The University of Southampton

National publicity for ORC’s optical fibre sensing development

Published: 23 November 2012

The Optoelectronics Research Centre’s work developing the sensing capabilities of optical fibres has received national publicity with a feature in Electro-optics magazine. 

The magazine, a leading resource for engineers involved in the photonics business, technology and applications, focused on the optical fibre sensing work the ORC is doing that is shaping the needs of the oil and gas industry.

The ORC has a worldwide reputation in this area and is already carrying out research and development work for leading companies such as BP and the National Grid.

Dr Mohammad Belal, a Research Fellow at the ORC, explains in the article the work being done by the ORC that can help detect the strain and temperature variations in buildings, oil pipelines, dams, bridges and aircraft.

He outlined a major project for BP that has been developed to monitor the state of pipelines between oil stations and ongoing work where optical fibres are being used to monitor distributed dynamic disturbances such as tracking a moving object or mapping acoustic fields.

“Great care has to be taken when transporting oil from a reservoir under the sea to the surface or delivery point,” he said.

“You want to identify where focus stresses and strains are taking place which could result in a rupture. The pipelines have multiple joints at which more information is required at a greater resolution, therefore, the distributed sensor passing along the length of the pipe is coupled with a fully-discrete fibre Bragg grating (FBG) sensor at the joints.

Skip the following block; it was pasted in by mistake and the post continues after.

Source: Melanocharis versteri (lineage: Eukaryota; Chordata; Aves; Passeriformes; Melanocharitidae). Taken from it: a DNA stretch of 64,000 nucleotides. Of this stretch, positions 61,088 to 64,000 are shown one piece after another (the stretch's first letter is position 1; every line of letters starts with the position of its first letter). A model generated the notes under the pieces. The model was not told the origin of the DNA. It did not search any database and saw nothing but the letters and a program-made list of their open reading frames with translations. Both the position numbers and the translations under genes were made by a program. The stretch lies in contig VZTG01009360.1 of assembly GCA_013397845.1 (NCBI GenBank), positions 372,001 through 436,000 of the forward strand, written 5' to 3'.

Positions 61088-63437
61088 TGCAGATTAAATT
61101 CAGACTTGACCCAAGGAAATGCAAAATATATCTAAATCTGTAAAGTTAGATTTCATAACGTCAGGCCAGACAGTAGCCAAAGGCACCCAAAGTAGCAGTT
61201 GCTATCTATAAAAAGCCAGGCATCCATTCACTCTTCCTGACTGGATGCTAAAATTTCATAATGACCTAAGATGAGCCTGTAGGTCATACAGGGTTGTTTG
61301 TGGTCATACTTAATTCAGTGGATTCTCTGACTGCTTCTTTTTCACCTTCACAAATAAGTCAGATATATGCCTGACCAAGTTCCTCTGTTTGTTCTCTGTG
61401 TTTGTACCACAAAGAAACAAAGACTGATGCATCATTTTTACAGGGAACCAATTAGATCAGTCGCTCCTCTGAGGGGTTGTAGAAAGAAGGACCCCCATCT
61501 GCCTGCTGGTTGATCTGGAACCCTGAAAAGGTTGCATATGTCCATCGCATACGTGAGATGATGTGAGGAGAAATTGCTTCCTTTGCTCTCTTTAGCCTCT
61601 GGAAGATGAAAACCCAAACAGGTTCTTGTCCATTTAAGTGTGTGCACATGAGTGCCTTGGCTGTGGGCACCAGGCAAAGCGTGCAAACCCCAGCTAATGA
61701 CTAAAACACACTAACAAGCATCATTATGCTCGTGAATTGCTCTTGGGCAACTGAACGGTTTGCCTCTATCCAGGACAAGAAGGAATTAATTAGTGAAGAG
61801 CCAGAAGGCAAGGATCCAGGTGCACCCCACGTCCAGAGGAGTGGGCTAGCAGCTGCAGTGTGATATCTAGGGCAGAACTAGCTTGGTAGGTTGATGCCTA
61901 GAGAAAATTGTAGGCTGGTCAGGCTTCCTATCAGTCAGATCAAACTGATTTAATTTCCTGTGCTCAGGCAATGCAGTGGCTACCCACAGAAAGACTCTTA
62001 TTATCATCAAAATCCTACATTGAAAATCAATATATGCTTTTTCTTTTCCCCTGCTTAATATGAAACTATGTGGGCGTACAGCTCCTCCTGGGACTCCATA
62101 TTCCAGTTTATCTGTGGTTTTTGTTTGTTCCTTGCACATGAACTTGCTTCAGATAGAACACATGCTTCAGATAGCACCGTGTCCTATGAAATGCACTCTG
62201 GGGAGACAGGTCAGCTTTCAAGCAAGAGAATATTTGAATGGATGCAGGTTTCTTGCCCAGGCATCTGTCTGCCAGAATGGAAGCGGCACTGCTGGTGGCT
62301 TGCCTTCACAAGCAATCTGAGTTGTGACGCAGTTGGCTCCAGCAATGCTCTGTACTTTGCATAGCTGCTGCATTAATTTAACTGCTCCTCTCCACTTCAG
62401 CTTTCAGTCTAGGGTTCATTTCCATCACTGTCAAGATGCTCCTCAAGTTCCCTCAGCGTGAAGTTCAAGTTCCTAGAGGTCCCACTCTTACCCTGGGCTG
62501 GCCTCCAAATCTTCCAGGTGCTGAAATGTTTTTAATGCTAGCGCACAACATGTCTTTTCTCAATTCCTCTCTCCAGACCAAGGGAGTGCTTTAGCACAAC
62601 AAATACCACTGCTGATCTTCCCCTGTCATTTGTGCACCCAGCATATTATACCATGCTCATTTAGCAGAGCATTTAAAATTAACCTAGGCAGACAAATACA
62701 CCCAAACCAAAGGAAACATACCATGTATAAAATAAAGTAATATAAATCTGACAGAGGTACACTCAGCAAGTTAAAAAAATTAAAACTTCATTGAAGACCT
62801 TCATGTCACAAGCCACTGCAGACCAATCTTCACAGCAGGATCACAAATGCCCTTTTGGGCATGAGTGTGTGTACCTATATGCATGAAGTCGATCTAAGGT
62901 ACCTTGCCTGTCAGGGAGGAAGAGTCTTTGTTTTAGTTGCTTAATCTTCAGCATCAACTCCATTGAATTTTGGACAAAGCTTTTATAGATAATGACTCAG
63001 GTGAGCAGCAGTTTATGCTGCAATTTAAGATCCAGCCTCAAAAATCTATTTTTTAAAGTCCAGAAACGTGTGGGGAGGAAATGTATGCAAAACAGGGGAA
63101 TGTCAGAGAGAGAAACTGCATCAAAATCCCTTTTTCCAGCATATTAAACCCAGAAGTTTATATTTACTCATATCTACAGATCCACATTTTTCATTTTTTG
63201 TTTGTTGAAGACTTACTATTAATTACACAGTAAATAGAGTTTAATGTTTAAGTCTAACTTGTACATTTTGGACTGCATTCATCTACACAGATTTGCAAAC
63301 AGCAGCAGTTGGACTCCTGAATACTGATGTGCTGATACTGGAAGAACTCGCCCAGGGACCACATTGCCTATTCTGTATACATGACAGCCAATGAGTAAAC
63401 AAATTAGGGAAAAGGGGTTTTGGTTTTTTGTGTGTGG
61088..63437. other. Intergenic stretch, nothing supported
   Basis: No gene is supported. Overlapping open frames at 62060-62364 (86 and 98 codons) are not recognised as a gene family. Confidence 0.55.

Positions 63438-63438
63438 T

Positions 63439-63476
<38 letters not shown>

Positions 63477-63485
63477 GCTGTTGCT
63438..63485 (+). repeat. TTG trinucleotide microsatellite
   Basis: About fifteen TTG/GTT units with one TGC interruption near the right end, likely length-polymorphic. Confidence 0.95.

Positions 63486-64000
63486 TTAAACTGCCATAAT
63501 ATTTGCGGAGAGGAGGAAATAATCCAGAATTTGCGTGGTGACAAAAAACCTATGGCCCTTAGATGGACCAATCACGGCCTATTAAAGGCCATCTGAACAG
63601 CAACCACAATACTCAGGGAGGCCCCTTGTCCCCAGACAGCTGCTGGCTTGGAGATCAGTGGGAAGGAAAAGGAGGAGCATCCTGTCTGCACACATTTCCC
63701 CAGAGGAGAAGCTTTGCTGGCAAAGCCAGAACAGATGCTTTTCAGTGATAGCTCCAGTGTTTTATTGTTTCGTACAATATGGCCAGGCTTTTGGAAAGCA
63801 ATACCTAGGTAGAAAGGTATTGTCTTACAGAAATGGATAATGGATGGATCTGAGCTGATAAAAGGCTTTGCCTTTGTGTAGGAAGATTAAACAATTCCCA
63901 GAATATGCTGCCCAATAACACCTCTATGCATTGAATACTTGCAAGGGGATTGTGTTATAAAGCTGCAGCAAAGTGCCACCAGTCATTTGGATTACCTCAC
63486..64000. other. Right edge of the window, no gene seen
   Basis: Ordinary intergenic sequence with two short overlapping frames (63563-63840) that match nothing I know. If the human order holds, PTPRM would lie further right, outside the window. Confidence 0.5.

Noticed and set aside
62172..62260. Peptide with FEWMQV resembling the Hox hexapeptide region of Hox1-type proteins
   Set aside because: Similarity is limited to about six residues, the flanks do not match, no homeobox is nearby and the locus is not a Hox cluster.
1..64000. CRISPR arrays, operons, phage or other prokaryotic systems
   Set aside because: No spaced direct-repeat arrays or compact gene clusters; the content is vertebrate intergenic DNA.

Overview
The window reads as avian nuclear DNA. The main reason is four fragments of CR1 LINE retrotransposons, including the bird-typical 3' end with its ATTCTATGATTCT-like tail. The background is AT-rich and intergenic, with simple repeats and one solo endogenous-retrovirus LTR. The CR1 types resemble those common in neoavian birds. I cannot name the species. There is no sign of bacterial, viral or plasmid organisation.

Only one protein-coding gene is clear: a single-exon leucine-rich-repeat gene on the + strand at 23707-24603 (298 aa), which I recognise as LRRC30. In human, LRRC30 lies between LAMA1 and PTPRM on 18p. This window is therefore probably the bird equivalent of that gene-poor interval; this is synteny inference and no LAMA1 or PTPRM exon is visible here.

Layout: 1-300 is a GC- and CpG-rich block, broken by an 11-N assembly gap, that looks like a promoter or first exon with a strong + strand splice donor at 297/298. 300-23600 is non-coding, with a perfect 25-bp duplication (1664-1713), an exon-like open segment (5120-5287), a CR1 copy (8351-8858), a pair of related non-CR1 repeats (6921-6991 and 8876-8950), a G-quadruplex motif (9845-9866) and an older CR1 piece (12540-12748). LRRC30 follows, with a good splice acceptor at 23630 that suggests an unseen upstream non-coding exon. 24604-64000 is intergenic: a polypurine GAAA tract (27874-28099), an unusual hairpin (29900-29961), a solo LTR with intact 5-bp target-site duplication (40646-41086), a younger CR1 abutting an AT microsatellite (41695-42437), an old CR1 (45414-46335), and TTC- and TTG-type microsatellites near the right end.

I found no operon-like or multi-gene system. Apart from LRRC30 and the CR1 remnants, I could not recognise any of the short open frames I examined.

“The FBG is so sensitive that the smallest swings, due to ocean swell or pressure differences from the oil moving along the pipe, would influence the Bragg wavelength associated with the grating,” said Belal.

FBGs are also being used for medical purposes by being placed inside bodies to ascertain tissue damage and can also be used as a radiation-hard fibre to wrap around a nuclear reactor to monitor its structural integrity.

“Fibre is not only being used to send information from one point to another, but at the same time to probe what is happening along the fibre’s length. The advantage is that while the fibre is being used to carry information, it is also used as a sensor,” he concluded.

Belal did his doctoral research in distributed optical fibre sensing at the ORC, and since completing this has been a Research Fellow at the ORC. His research is spread across six major research groups within the ORC. 

Find our more about Distributed Optical Fibre Sensing


Articles that may also interest you

Share this article FacebookGoogle+TwitterWeibo

We use cookies to ensure that we give you the best experience on our website. If you continue without changing your settings, we will assume that you are happy to receive cookies on the University of Southampton website.